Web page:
The fictional detective angle was dropped in favor of a more conventional host with a new name. "They said Tommy Gunn was too campy," Grand says, "let's use Tommy Grand."

The show's concept from the outset was a mixture of fact and fantasy, but somewhere along the road to national syndication, the temptation to use faux cheaters must have started looking sweet to somebody. Actors don't need to be tailed by Gomez for weeks on end. They don't present security risks, and they don't need counseling. They also tend to be younger and better-looking than real cheaters, who often will not consent to allow the show to air their faces.  

The bogus cheaters interviewed for this story say they've never heard of Goldstein and that Gomez stressed to them never to reveal to Grand or the camera crew that they were acting.

One of the actors, Michelle, met Gomez last fall in a Dallas bar where she once worked. "What he told me was that some of the episodes are real, but...a lot of people didn't want to be on the show once they'd been busted, so they would do these ringer episodes to supplement the show," says Michelle, who asked not to be identified by her last name.

Her explosive segment is frequently aired. Michelle says her confrontation scene was filmed outside Sipango, a popular Dallas club. "I was thinking, 'This is so cheesy. I can't believe I'm doing this.' I'm so embarrassed because there's like 500 people outside watching me get reamed, and some girl saying I gave her a sexually transmitted disease."

Michelle recruited her friend Terry to appear on the show with her. Gomez said he'd create a story for them. Michelle didn't like what he had in mind.

"At first it was going to be two lesbians. I was like, 'God, no. You gotta come up with something better.'" Gomez then changed the plot: Michelle would date Terry's "boyfriend," another ringer she describes as a "Metallica reject."

"The cheating stuff was filmed all black and white, like us at a restaurant or him walking me upstairs to my apartment. The guy [Gomez] was weird. He asked us to act like we're making out. I was like, 'Why don't I just get on my knees and give him a blow job? Would that be good for the show?...Dude, you're not going to pimp me out.'"

Michelle says Gomez then told her, "'You need to take one for the team.' I said, 'No, really, I don't. I'm taking 400 bucks for the team.'"

When Terry and the crew arrived for the confrontation at Sipango, she began crying and screaming at her "boyfriend" as Michelle marveled at how into the role her friend was. "I'm just standing in the background, but then she pops out with, 'This nasty bitch gave me an STD.'"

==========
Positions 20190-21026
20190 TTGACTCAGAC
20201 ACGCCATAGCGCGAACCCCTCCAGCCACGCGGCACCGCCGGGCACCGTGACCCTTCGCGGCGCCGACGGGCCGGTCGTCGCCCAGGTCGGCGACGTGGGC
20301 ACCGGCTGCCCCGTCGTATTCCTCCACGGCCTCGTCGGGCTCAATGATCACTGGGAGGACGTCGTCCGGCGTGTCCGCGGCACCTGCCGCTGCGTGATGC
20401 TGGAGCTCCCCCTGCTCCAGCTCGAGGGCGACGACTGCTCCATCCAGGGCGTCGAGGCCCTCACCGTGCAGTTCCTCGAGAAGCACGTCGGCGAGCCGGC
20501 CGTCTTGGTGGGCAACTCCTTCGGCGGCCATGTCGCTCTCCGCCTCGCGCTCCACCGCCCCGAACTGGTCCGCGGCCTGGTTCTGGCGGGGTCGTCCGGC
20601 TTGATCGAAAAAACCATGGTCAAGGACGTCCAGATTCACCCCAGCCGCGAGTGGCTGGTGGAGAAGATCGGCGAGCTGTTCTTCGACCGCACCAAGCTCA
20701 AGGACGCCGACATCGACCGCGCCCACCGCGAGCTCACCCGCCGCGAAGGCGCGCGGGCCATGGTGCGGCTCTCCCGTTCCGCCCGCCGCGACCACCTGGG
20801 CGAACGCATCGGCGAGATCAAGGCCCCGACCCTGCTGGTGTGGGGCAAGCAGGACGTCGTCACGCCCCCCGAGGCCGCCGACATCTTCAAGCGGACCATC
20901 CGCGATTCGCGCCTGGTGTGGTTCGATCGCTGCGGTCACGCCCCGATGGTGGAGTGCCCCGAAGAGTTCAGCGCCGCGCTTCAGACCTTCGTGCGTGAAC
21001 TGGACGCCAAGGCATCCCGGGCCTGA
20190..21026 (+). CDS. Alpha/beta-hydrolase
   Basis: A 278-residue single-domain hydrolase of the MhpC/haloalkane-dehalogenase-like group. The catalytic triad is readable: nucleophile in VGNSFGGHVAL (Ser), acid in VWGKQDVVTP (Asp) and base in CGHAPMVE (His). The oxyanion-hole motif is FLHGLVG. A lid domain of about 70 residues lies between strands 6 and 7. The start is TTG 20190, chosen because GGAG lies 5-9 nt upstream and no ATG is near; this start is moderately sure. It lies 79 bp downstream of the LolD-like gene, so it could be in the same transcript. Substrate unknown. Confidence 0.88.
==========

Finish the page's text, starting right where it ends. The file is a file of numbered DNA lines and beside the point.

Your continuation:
Terry told Michelle that Gomez instructed her to say that.

It got worse when the show aired, Michelle says. "When I saw the episode, it first aired in December, and they used my last name, I was like, holy crap!"

She complained to Gomez. "He's like, 'Don't be telling people it's fake.' I was like, 'I'm sure as hell going to tell people it's fake.' I don't want people thinking I was dating this Metallica reject and gave him an STD. God, it was bad."

It got even worse. Mr. Metallica did a follow-up interview saying he and Michelle had sex.

Investigator Gomez denies that he staged Michelle's or anyone else's scenario.

"No, that doesn't sound accurate. If it was that, we could do 10 episodes in 10 days. I'm not gonna buy that. I think she's just probably pissed off because maybe she has a sexually transmitted disease." He says the show receives more than 2,000 inquiries per month and doesn't need to use ringers.

Gomez says Michelle's supposed paramour is "just a guitar player who likes to pick up women and sing a song everywhere he goes. It was funny--the day we were at Starbucks he pulled out the guitar and started singing on the damn patio."

Michelle says Gomez set up everything. "He would call me up, like Mr. Incognito, and say, 'Do you think you can meet at Starbucks? And don't make eye contact.'

"So here I am outside Starbucks with this geek playing guitar, long-ass hair, and all I'm thinking is that these people don't know that there's a chubby Mexican [Gomez] in the bushes peeping at us."

Michelle says she knows several people who've appeared surreptitiously on Cheaters. "They've done a lot of fake shows. Their whole premise at first was, 'We've got to keep the show going, so we do a fake one here and there.'"